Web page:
PETA’s Beauty Without Bunnies program lists every registered business that is either cruelty-free or both vegan and cruelty-free, and has corresponding logos. In Britain, the Vegan Society charity, the world’s oldest vegan society, has registered thousands of brands that are both vegan and cruelty-free.

“It’s easy to pick a food and decide whether it’s vegan or not, but it’s harder with beauty,” said Dominika Piasecka, head of public relations and media for the Vegan Society. “There is a huge need for it to be labeled. “

Animal ingredients commonly found in beauty products include honey, beeswax, lanolin (wool fat), squalene (shark liver oil), carmine (crushed beetles), gelatin (cow or pig bones, tendons or ligaments), allantoin (cow urine), ambergris (whale vomit) and the placenta (sheep organs).

While they’re harmless, they’re not better for you either, although the idea of ​​smearing animal parts found in moisturizers, cosmetics, and shampoos can be a deterrent.

“The animal ingredients have by no means been proven to be superior, and healthy vegan alternatives exist,” said Dr Gross.

But the term “vegan beauty,” which is synonymous with “herbal,” can also be misleading. It conjures up images of virtuous greens and, in turn, of wholesomeness, which is not necessarily the case.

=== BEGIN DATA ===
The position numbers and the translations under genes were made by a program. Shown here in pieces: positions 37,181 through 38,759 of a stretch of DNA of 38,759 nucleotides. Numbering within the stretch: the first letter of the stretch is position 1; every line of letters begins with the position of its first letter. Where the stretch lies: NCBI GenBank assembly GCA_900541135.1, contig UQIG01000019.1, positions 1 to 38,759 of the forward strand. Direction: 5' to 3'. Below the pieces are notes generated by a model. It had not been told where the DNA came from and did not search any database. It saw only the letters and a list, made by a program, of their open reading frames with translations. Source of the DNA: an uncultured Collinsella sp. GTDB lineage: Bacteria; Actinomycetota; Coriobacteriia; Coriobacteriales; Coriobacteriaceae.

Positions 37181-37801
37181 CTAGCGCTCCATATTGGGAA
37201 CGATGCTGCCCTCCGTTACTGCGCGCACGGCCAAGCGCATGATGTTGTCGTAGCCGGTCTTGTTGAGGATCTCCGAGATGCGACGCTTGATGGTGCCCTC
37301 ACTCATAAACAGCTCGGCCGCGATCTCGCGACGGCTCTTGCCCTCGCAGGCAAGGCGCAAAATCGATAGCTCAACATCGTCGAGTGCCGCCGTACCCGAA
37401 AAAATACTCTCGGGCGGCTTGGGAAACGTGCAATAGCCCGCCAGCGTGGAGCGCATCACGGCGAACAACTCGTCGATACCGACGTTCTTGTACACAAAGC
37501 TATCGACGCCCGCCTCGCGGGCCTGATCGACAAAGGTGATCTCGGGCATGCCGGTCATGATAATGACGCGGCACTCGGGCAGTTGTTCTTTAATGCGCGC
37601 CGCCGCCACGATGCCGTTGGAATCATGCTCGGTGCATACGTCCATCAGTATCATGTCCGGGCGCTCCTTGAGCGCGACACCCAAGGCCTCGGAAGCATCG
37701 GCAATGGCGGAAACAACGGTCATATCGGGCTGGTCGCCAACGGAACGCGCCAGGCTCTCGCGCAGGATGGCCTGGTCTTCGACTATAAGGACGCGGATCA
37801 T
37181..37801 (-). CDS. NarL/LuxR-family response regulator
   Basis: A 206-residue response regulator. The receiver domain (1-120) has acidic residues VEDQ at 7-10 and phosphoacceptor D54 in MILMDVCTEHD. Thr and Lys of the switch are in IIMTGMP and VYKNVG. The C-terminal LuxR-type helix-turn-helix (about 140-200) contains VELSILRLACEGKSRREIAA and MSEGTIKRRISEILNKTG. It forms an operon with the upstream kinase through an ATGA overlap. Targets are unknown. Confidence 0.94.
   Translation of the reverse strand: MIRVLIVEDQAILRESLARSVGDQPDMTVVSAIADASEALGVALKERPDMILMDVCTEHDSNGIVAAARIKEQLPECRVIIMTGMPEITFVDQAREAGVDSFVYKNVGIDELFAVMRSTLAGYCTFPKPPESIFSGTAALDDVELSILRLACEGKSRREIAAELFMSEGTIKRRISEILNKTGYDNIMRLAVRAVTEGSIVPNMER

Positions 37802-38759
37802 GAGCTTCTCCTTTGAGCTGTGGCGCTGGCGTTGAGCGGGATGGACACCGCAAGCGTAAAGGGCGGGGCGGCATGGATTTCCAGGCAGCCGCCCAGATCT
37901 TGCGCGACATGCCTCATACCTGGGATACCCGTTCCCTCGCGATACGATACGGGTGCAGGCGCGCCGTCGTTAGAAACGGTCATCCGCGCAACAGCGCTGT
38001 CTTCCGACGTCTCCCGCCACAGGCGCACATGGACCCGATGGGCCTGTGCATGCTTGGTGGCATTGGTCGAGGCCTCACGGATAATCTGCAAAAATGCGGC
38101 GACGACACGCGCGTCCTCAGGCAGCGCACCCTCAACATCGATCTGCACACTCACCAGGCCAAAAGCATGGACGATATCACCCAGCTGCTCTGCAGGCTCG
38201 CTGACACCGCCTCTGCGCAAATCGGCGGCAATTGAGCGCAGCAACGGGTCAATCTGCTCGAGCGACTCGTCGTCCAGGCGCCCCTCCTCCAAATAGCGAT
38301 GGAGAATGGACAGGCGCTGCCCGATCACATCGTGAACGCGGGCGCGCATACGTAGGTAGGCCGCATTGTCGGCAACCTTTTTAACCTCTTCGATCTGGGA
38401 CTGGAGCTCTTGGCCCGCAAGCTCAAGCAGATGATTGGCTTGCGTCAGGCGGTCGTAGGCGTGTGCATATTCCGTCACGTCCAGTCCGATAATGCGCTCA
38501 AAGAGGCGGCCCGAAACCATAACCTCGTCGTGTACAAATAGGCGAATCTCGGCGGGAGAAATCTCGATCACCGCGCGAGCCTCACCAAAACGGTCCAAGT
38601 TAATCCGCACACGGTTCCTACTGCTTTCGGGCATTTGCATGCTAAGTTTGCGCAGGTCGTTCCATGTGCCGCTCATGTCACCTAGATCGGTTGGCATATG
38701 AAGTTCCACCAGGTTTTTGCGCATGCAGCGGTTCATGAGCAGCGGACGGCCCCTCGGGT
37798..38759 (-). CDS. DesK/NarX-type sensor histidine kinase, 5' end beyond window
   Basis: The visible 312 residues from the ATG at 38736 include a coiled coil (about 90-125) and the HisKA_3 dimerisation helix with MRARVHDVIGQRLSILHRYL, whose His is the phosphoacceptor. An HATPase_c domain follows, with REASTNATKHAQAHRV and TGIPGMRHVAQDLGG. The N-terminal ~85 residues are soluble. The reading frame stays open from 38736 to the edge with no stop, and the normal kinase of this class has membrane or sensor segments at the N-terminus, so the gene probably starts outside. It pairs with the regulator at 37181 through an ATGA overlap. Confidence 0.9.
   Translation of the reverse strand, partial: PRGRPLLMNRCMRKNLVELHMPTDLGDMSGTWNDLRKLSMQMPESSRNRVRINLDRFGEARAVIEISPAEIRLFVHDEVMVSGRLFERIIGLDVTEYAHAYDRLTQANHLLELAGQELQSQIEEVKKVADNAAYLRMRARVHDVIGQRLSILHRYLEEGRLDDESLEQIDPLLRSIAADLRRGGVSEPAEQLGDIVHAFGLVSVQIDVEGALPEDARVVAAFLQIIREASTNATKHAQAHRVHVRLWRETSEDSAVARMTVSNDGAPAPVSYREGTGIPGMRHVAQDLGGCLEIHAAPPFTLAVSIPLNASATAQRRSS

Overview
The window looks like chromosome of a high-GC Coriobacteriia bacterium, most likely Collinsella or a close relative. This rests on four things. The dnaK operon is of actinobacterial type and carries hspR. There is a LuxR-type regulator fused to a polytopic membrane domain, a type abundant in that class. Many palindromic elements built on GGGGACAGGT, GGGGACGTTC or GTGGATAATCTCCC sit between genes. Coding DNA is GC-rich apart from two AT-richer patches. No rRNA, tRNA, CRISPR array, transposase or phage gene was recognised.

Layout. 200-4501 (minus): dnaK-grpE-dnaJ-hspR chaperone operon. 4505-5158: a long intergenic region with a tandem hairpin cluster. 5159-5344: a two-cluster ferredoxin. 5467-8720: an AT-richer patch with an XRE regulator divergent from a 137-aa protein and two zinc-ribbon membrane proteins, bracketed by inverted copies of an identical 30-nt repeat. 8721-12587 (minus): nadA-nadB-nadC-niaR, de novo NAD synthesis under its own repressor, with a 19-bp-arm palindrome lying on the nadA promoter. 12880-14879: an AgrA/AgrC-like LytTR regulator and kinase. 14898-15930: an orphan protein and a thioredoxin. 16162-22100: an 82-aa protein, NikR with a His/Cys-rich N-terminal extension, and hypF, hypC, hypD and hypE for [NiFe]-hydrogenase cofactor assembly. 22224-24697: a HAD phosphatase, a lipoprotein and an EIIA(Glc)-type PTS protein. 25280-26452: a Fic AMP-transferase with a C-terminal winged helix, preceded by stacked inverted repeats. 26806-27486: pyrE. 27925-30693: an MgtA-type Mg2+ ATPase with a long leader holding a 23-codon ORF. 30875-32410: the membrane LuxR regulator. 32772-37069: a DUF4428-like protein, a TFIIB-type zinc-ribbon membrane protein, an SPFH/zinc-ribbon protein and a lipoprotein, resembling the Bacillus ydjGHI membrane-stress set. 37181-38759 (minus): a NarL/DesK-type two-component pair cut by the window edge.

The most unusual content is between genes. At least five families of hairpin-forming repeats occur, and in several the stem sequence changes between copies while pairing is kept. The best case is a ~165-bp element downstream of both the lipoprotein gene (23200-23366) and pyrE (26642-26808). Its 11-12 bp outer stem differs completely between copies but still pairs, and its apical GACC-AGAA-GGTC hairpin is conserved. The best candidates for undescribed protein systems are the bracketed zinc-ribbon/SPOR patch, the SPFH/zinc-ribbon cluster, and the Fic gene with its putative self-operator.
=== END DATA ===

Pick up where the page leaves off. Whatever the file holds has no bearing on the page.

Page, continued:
“The crisps are accidentally vegan, but they’re not healthy, ”Ms. Subramanian said. “It’s the same with makeup. Just because it’s vegan and cruelty-free doesn’t mean it’s healthy. “Its ingredient list may be chock full of unhealthy chemicals and fillers.”

The next step is to clean up the ingredient list without completely eliminating preservatives, which Dr. Gross says can help maintain the freshness of a product.

“By using only natural ingredients, you will often see bacterial separation and growth, which can lead to contamination and loss of effectiveness,” he said. “With vegan beauty, you can use a pure ingredient derived from nature with important additives to keep them from spoiling. It’s in the right combination.

And there are plenty of brands – high-end and affordable – that already do, including Pacifica, Derma E, and Le Labo, to name a few.

“Vegan products don’t have to be very expensive and hard to find,” Ms. Subramanian said, naming Wet n Wild and elf as budget vegan options.

In the 30 years that Kathy Guillermo, Senior Vice President of PETA, has campaigned to end the use of animals in laboratory experiments, she can identify two industry-wide changes that boosted awareness of beauty vegans. The first dates back to 1990, when Estée Lauder and Revlon stopped animal testing.